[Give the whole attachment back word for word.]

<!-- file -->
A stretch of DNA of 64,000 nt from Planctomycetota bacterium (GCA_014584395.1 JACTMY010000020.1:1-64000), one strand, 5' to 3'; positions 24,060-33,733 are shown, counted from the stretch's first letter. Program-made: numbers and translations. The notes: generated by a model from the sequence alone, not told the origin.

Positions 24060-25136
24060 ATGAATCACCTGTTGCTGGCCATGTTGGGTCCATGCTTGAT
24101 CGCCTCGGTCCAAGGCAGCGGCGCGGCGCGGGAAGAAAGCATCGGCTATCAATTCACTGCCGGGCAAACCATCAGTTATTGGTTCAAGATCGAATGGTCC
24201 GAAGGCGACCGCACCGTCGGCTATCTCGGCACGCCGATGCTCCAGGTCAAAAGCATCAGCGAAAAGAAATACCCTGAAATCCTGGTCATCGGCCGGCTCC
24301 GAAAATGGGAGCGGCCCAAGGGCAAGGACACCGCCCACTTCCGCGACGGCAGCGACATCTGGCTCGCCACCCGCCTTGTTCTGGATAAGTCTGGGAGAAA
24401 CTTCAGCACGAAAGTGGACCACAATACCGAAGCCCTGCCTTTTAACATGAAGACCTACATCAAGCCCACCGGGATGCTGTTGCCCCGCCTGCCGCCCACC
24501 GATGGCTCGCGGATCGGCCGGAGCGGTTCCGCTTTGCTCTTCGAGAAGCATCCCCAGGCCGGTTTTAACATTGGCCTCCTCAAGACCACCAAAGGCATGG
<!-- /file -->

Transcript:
A stretch of DNA of 64,000 nt from Planctomycetota bacterium (GCA_014584395.1 JACTMY010000020.1:1-64000), one strand, 5' to 3'; positions 24,060-33,733 are shown, counted from the stretch's first letter. Program-made: numbers and translations. The notes: generated by a model from the sequence alone, not told the origin.

Positions 24060-25136
24060 ATGAATCACCTGTTGCTGGCCATGTTGGGTCCATGCTTGAT
24101 CGCCTCGGTCCAAGGCAGCGGCGCGGCGCGGGAAGAAAGCATCGGCTATCAATTCACTGCCGGGCAAACCATCAGTTATTGGTTCAAGATCGAATGGTCC
24201 GAAGGCGACCGCACCGTCGGCTATCTCGGCACGCCGATGCTCCAGGTCAAAAGCATCAGCGAAAAGAAATACCCTGAAATCCTGGTCATCGGCCGGCTCC
24301 GAAAATGGGAGCGGCCCAAGGGCAAGGACACCGCCCACTTCCGCGACGGCAGCGACATCTGGCTCGCCACCCGCCTTGTTCTGGATAAGTCTGGGAGAAA
24401 CTTCAGCACGAAAGTGGACCACAATACCGAAGCCCTGCCTTTTAACATGAAGACCTACATCAAGCCCACCGGGATGCTGTTGCCCCGCCTGCCGCCCACC
24501 GATGGCTCGCGGATCGGCCGGAGCGGTTCCGCTTTGCTCTTCGAGAAGCATCCCCAGGCCGGTTTTAACATTGGCCTCCTCAAGACCACCAAAGGCATGG